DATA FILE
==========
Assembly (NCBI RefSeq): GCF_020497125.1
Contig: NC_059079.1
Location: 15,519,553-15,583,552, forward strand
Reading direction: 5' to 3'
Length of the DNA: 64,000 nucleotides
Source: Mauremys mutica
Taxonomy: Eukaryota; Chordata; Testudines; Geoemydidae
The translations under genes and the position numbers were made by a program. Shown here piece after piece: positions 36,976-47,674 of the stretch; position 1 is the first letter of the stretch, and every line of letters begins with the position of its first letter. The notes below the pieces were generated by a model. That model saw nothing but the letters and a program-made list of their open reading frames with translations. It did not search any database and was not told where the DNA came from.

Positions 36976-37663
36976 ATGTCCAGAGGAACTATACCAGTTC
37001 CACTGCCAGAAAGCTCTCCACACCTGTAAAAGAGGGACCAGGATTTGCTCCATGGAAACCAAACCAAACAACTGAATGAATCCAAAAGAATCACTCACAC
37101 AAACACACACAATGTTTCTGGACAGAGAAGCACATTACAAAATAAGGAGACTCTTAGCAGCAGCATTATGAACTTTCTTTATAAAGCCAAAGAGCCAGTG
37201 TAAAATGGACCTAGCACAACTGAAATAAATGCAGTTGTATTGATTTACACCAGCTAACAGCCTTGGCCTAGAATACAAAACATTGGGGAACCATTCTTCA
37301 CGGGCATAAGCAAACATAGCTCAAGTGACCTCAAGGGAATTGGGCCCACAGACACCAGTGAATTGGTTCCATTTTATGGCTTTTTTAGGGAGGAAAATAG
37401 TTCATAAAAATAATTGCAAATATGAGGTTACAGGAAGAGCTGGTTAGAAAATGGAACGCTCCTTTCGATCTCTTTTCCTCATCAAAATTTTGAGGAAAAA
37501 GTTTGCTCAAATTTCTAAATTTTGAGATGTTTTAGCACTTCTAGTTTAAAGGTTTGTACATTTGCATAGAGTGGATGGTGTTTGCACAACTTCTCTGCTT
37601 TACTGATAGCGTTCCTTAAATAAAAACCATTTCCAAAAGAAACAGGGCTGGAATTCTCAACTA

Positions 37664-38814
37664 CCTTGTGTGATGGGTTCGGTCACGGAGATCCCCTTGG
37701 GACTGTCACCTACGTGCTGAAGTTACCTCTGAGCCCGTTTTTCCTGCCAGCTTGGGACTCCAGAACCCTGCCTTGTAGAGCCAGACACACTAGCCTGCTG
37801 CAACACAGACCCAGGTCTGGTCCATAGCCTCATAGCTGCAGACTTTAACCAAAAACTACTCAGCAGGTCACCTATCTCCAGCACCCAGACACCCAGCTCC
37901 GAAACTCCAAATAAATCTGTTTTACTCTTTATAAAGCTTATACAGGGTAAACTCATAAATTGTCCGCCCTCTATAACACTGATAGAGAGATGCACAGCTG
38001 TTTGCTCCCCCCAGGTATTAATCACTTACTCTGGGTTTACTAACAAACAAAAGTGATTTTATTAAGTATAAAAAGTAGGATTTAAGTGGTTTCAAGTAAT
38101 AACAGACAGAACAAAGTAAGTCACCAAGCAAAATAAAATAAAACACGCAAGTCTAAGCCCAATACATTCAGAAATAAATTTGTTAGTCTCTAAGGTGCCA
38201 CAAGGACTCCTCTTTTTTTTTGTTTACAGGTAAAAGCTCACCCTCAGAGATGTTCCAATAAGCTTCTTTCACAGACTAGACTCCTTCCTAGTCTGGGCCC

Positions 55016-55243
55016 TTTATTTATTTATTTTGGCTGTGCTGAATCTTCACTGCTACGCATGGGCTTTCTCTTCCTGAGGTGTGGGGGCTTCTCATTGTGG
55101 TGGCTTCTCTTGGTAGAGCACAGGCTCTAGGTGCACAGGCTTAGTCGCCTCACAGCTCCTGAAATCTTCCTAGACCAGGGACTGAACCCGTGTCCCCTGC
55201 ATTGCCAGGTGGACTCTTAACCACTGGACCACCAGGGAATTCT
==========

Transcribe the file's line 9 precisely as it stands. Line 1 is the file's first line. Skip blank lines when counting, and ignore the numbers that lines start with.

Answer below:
Positions 36976-37663